It is contended by the plaintiffs that Vascone's death was not caused by an injury which he sustained in the course of his employment because, as the plaintiffs claim, Vascone's orders forbade him from going on the ship. The asserted reason for the rule is that the hazards of the ship are greater than those on the dock. So it is urged that in going on board Vascone left the sphere and took himself out of the plaintiff's employ. Reliance is had upon some New York cases arising under the New York Compensation Law, and particularly a case of Hyatt v. United States Rubber Reclaiming Co., Inc., 230 App.Div. 743, 243 N.Y.S. 474, and Erdberg v. United Textile Print Works, 216 App.Div. 574, 216 N.Y.S. 275. In the former case it appeared that the claimant, though acting in the interest of his employer, contrary to an existing rule known to him, went from his department to another and attempted to saw a board with a rip-saw. Quoting from Erdberg v. United Textile Print Works, the court said (page 475):
"'The disobedience of an order may do no more than to establish a fault on the part of an injured employee. In that case the employee would not lose his right to compensation. The order, however, may go further. It may so restrict the activities of the employee that its violation would place him outside the sphere of his employment, in which case compensation would not be payable.' The employee 'is beyond the sphere of his employment if he is injured in the course of doing the thing forbidden.'"
Continuing, the court said:
"The order or rule of the employer restricted the activities of claimant; it excluded him from working on a machine in the mechanical department. When injured, has was not doing that for which he was employed. He was performing an act not contemplated by his employment under the rule which he says had been promulgated and of which he was informed. When doing thing forbidden, he was outside his employment."
The record discloses that Vascone had been in the employ of the Bull Insular Lines for five years or more. On the morning of the accident, between eight o'clock and noon, he was on the dock, helping to push the trucks from the dock to the ship. Beginning at two o'clock in the afternoon, working at No. 5 hatch, his job consisted in putting a sling around the cargo and hooking the sling. It was raining at the time. Vascone was one of a gang of twenty men. Vascone's foreman testified that every man knew what work he was obliged to do. It was a rule that no one was to move from the place to which he was assigned -- a man working on the dock was to work on the dock and nowhere else. If he desired to do anything else he was obliged to ask the foreman or the hatch-boss.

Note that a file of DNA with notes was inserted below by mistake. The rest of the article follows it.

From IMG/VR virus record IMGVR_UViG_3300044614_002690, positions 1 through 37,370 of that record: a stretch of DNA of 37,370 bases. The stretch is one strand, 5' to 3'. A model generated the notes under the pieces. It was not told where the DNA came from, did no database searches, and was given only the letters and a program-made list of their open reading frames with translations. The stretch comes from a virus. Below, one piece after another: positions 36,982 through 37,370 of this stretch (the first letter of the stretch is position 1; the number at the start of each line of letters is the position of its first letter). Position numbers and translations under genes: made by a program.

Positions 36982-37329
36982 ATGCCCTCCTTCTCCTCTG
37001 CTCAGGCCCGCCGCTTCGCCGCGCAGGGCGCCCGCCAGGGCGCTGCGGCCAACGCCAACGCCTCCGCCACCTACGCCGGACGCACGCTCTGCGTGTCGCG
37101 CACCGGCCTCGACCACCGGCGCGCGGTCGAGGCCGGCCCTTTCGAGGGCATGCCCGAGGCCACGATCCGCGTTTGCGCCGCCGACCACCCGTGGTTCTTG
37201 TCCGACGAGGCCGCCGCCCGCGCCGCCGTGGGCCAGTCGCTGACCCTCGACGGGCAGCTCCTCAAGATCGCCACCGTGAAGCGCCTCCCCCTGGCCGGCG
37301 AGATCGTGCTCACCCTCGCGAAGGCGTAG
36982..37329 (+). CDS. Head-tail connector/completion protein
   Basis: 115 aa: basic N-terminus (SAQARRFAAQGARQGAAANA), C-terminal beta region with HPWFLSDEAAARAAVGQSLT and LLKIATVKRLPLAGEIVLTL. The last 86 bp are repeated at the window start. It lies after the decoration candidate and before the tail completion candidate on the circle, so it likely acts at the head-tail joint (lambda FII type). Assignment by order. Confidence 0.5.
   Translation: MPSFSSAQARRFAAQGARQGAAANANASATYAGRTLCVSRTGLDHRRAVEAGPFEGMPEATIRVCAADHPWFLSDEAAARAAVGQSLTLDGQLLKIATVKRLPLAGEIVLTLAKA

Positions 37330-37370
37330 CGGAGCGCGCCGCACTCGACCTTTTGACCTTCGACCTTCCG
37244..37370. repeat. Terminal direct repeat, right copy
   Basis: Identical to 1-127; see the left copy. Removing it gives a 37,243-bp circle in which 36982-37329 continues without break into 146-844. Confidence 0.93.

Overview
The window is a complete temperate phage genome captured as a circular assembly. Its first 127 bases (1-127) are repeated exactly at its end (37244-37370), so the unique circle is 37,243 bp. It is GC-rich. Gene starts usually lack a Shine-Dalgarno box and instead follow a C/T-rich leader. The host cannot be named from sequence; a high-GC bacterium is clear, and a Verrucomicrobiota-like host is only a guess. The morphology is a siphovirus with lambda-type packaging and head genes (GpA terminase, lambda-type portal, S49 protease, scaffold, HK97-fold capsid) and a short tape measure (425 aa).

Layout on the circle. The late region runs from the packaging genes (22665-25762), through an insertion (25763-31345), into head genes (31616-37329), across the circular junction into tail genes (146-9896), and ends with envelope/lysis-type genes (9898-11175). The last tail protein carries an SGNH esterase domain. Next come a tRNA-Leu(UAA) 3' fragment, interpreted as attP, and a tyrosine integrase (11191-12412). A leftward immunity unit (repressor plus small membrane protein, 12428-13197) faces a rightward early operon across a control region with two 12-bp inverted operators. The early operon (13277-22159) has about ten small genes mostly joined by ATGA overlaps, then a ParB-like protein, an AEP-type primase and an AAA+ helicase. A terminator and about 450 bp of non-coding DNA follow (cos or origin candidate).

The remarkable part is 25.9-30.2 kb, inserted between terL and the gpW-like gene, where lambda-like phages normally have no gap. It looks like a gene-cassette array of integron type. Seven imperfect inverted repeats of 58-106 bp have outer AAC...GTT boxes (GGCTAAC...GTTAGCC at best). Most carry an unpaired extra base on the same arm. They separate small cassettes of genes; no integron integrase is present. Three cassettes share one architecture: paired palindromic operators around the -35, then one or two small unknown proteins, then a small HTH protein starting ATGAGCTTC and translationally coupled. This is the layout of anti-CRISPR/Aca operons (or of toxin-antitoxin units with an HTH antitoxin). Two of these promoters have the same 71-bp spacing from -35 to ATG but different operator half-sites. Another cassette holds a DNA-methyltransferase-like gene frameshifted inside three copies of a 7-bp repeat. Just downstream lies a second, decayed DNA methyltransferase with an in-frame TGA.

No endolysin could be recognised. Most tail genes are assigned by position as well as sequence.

From the testimony of the hatch-boss it seems that there were occasions, doubtless arising from the tide conditions, when the angle of the plank to the ship's side was sufficiently steep to compel the men pushing the truck to go over the ship's side, though on the afternoon in question that apparently was not necessary.
A brother of the deceased testified that he visited Vascone at the hospital after the accident and just prior to his death. The decedent told him that he had gone on 'tween deck to obtain a plank to place under his feet because it had been raining that day. There had been no boards on the dock and he went to the ship to get some.
This brother had also worked for the plaintiff prior to that time as a longshoreman in the same gang with Vascone and had assisted in pushing a truck on the dock and he said that it was customary for men to get wood or sawdust to stand on during the rain. Sometimes the members of his gang went to the 'tween deck to get boards when it was raining. In cross examination he was asked:
"Q. Well, you knew it was against the rules to go on board the ship without permission. Didn't you? A. Everybody goes on board the ship. Especially to smoke. Many of the gang. And ...